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Nonfiction Matters
Inside Nonfiction Matters

Starting Over

We’ve switched over to Word Press as the software for writing our blogs. From what I hear, that is entirely good — it should only make for better, more visually interesting, posts. Unfortunately I don’t think it changes the limitations on your comments — you still can’t include links.  SLJ and LJ are moving offices, as [...]

What to Say and What Not to Say

When Teaching About the Dark Sides of History I spoke to a small gathering of New York City Social Studies teachers this past weekend about the various ways I work with high school students. That naturally led to some of the choices I’ve had to make in dealing with difficult subjects — how explicit to [...]

Pluto, Evolution, and the Texas School Board

Change Is Hard I grew up feeling that I was living the future: the liberal views on Civil Rights that I heard at school were the tide  nation would need to ride. In my 11th grade textbook, though, the story of Reconstruction was told as a case of Northern Carbetbaggers, ill-prepared ex-slaves and cruel Northern troops making [...]

Latest on Texas

In Case You Missed It tinyurl.com/2ezqfo5 Notice that California is considering splitting its standards from those of Texas. While, as I wrote the other day, I don’t see the value in state standards per se, it is interesting that the very extremity of the Texas position may cause a further splintering in the world of [...]

Revision or

Sondheim On Sondheim Last night Marina and I were fortunate enough to see Sondheim On Sondheim tinyurl.com/ye9yd2f – the new Broadway review which weaves together filmed interviews with the composer/lyracist Stephan Sondheim with many live performances of many of his best creations. The show is simultaneously a light biography and an all-star night of Broadway show [...]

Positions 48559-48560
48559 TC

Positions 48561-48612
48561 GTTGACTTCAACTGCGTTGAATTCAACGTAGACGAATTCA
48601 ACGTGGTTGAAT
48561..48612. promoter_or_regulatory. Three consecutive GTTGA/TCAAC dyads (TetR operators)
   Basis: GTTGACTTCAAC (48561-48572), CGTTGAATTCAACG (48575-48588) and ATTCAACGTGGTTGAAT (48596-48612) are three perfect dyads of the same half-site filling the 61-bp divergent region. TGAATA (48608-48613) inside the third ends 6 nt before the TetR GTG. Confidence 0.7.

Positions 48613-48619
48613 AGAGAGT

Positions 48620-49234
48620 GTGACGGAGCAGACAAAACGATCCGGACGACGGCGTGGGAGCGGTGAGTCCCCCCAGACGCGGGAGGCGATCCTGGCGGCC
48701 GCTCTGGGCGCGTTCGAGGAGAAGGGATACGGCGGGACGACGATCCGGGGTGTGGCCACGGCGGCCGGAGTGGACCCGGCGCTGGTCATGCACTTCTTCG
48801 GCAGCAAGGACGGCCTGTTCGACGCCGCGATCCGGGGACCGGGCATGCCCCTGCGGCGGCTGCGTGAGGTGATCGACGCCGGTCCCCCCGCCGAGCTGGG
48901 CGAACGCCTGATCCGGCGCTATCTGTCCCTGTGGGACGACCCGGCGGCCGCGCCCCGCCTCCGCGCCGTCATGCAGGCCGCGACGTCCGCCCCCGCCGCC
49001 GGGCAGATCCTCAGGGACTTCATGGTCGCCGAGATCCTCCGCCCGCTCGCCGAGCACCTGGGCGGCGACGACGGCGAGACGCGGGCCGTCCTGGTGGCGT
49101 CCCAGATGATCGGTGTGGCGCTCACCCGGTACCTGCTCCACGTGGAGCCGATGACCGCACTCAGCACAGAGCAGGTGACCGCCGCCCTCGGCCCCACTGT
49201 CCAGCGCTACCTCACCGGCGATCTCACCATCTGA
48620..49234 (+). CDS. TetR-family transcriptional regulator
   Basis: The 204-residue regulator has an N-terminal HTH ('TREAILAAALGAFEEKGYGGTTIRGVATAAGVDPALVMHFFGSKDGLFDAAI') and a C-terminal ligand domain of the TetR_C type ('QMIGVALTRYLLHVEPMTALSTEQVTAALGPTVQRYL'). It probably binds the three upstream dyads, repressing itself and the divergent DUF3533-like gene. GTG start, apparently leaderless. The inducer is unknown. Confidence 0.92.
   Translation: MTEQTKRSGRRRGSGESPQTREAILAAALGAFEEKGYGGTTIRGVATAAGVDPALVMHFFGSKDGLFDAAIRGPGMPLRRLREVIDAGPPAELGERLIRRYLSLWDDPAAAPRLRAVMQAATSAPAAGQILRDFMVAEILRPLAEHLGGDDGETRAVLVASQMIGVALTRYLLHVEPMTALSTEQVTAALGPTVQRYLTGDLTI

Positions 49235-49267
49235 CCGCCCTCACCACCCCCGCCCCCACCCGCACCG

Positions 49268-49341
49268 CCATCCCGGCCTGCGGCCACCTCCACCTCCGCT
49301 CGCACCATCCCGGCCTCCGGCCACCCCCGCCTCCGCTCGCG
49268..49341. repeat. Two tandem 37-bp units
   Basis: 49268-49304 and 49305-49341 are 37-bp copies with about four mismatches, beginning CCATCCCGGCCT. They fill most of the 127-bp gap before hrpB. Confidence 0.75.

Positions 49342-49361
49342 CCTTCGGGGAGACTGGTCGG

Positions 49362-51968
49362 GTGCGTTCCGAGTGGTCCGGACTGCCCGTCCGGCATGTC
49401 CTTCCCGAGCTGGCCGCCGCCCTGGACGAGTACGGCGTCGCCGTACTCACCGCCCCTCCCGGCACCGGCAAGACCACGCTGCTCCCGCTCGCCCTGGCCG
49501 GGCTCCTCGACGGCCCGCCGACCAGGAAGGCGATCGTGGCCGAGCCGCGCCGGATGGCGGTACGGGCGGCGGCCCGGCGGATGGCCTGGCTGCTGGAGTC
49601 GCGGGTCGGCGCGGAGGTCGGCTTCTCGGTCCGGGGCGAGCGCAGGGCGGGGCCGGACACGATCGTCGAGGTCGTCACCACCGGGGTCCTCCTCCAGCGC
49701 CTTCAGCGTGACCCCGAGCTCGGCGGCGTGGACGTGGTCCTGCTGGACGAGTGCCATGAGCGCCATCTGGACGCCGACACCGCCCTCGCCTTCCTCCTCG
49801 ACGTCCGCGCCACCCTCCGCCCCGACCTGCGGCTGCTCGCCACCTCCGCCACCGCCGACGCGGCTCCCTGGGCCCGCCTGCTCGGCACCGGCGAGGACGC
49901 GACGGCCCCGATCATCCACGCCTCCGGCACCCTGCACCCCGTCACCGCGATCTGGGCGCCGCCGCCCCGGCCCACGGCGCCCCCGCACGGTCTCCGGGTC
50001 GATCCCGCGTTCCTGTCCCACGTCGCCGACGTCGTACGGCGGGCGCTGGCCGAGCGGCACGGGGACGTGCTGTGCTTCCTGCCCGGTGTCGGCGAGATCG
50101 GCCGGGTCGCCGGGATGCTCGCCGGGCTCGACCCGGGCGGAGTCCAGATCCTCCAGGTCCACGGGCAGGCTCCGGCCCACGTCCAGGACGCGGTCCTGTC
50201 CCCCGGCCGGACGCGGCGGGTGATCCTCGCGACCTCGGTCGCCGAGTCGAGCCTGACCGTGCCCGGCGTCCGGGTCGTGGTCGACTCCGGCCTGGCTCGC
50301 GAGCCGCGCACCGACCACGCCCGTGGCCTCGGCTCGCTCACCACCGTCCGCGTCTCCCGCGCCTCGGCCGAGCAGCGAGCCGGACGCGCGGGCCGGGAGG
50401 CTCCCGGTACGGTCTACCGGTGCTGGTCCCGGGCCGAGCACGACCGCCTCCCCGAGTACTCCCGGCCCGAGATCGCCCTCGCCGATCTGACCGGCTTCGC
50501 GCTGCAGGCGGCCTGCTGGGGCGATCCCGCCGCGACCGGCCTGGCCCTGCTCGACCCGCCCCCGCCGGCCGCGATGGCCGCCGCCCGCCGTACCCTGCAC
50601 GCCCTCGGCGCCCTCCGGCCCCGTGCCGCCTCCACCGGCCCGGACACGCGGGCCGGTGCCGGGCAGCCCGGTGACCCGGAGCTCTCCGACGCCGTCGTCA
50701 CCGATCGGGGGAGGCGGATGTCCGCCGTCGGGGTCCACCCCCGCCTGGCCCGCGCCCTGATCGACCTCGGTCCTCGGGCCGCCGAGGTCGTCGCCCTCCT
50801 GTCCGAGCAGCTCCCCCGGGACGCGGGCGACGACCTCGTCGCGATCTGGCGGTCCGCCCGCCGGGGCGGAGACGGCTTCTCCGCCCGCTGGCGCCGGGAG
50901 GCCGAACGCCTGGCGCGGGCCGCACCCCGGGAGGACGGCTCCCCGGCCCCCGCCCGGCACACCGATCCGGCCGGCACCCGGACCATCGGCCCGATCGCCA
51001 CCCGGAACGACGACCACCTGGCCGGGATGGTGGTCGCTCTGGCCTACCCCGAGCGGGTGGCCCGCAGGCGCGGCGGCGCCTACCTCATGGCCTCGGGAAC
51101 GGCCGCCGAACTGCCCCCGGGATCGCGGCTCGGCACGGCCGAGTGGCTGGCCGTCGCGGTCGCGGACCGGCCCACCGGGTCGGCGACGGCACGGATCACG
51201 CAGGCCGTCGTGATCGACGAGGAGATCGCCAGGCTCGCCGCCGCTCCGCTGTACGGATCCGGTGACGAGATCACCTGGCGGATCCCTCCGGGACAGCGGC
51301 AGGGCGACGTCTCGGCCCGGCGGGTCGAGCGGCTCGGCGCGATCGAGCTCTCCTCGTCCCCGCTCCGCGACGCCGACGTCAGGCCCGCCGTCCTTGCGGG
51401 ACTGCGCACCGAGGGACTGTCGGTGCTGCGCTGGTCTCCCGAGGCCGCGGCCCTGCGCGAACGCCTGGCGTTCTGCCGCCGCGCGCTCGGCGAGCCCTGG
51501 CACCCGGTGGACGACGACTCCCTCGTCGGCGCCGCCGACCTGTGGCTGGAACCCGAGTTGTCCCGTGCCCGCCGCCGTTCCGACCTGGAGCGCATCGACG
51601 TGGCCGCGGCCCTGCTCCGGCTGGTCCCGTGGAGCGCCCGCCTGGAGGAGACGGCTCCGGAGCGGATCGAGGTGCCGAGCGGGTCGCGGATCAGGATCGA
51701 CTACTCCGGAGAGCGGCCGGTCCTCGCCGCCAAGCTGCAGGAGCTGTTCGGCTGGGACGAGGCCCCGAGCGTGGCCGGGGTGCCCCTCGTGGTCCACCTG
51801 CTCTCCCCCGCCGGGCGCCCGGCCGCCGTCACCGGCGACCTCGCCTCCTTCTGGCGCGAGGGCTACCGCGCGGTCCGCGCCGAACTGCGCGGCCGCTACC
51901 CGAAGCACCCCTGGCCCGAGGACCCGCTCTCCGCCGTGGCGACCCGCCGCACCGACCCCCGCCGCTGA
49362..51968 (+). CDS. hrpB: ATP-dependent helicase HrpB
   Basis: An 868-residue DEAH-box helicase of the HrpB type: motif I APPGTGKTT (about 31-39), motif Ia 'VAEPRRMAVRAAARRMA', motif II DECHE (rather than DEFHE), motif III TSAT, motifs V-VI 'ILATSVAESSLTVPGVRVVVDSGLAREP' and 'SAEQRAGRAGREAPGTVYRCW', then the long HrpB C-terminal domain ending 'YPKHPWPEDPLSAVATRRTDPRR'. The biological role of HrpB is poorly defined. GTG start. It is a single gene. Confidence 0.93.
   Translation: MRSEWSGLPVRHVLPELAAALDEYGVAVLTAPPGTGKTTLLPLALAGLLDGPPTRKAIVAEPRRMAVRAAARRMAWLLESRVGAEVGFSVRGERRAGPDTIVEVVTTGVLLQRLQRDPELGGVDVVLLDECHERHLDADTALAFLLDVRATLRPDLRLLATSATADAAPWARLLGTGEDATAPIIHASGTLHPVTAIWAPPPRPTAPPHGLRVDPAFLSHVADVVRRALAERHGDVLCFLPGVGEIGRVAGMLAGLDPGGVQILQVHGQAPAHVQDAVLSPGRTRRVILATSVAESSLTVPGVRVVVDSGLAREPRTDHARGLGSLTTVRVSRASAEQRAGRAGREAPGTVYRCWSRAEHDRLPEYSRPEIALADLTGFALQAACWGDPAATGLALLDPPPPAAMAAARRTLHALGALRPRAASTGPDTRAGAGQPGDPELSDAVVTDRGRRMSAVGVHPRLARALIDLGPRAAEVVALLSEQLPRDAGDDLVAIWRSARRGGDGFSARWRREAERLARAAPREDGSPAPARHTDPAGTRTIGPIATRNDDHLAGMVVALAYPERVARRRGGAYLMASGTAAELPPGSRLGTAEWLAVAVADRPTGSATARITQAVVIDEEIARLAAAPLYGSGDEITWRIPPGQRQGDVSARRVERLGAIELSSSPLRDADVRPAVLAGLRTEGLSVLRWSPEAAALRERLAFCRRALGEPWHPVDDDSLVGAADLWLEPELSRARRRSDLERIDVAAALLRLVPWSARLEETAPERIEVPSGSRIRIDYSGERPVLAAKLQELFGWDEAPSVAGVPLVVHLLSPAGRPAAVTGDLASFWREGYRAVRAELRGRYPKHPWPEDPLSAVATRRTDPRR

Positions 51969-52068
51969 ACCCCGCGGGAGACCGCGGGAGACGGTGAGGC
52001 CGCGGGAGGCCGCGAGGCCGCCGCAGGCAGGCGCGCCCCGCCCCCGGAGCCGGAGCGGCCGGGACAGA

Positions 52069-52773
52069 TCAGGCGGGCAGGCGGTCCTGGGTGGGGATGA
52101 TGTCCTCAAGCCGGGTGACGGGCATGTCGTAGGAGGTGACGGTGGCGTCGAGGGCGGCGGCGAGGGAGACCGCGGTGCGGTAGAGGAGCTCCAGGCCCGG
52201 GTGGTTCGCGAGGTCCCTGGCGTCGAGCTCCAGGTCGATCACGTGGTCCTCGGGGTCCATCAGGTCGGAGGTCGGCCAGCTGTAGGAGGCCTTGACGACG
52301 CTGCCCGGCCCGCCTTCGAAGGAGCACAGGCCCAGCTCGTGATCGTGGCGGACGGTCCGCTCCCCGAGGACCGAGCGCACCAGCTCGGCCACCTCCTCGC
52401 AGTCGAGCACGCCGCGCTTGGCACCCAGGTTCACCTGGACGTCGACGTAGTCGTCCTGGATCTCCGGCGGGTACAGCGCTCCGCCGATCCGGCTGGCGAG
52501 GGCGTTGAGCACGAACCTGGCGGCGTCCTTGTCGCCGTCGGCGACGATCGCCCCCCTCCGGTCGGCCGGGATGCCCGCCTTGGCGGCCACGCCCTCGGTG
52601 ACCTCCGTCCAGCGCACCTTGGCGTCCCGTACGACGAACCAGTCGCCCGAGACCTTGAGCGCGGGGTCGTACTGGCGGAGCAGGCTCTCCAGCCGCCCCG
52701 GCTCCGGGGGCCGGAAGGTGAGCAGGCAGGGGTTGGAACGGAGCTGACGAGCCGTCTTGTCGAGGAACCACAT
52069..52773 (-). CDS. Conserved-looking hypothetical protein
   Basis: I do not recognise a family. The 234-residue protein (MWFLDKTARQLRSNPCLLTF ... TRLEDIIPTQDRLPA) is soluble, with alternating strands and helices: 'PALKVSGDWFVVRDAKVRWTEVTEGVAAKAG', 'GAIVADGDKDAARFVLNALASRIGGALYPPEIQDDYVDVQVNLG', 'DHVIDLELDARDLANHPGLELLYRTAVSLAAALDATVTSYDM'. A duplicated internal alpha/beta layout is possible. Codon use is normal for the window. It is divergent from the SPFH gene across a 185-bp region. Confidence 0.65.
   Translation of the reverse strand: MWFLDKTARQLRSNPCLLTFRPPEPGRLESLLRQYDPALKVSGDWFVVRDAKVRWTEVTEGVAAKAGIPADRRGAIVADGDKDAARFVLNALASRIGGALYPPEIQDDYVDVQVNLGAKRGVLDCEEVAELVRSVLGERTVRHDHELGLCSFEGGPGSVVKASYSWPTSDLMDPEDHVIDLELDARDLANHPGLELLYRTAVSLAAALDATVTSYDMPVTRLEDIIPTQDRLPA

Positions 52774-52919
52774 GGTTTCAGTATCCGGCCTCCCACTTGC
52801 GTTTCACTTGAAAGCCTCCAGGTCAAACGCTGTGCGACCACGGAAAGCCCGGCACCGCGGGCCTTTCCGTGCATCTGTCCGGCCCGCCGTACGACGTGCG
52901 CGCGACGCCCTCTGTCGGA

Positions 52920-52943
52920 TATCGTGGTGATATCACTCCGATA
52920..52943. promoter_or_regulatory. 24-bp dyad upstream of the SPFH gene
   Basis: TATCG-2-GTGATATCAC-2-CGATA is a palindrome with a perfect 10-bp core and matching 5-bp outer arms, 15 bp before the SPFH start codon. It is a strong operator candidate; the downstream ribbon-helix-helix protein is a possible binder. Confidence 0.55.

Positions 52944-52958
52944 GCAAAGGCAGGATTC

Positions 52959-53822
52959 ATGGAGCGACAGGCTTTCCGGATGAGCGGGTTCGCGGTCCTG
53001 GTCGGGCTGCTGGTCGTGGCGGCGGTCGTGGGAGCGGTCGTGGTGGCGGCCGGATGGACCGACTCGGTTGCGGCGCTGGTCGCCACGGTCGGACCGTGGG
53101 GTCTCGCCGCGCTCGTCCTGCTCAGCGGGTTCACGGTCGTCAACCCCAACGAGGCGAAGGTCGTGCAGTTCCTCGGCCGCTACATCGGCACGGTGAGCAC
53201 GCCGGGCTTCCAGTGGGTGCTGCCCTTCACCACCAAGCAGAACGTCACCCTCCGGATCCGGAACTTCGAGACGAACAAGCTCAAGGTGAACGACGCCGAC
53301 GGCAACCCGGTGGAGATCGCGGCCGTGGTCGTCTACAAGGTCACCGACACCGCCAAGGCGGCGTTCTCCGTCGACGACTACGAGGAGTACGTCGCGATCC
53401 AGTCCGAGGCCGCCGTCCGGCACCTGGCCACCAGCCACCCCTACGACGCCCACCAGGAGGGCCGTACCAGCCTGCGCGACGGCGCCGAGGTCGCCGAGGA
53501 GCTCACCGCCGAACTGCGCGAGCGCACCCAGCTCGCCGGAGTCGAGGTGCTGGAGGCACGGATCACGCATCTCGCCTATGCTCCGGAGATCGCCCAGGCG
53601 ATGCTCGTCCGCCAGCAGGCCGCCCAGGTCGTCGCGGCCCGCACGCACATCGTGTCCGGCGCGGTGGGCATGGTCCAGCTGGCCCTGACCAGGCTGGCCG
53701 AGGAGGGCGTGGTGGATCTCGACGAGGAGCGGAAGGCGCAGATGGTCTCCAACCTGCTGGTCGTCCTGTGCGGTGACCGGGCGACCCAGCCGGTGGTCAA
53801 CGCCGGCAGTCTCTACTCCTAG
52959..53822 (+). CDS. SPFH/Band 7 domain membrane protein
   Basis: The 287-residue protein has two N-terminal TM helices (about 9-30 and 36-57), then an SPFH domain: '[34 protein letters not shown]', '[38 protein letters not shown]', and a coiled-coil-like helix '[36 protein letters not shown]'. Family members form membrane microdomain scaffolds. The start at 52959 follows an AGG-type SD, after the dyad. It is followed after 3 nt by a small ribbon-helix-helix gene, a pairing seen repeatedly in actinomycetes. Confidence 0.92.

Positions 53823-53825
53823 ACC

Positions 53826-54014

Why Do We Have State Standards?

Can You Explain? When I gave my talk in Napa over the weekend, the first comment from a librarian was that the only way books — hardcover, paperback, digital — would be used by teachers is if they are clearly linked to state standards. Indeed in another digital project I may be working on that [...]

The Best Defense

Is a Good Offense I met the California State Library Association folks this weekend to talk about the Napa experiment. The talk went well — a few key points emerged. State Standards — of course — telling a teacher how a book matches the standards is just the necessary guidepost. Then we spoke about what other tools [...]

Can Site Licenses Break the Barrier Between Trade Books and Classrooms?

An Experiment I’m off to California today — not because it has been wet and cold in New Jersey, or even because I am being hosted at a winery in Napa, but to launch at experiment. Working with National Geographic and the Napa Unified School District, we are exploring the digital present/future. My bookmaking partner [...]

Experimenting: A Skype Test

Figuring Out What Works, and What Does Not I’ve been writing about the ways in which we can be flooded by change, by technology — drowned rather than swept along. But even as I am registering those hesitations, I am also experimenting — trying to learn how to ride the tide, how to make the [...]

Floods

More on Change and Pause Last week my 90 year old mother had to go to the hospital for some tests. She is fine now, but driving over to drop her off and pick her up, I had plenty of time to listen to the radio. As it happened I was on my local news [...]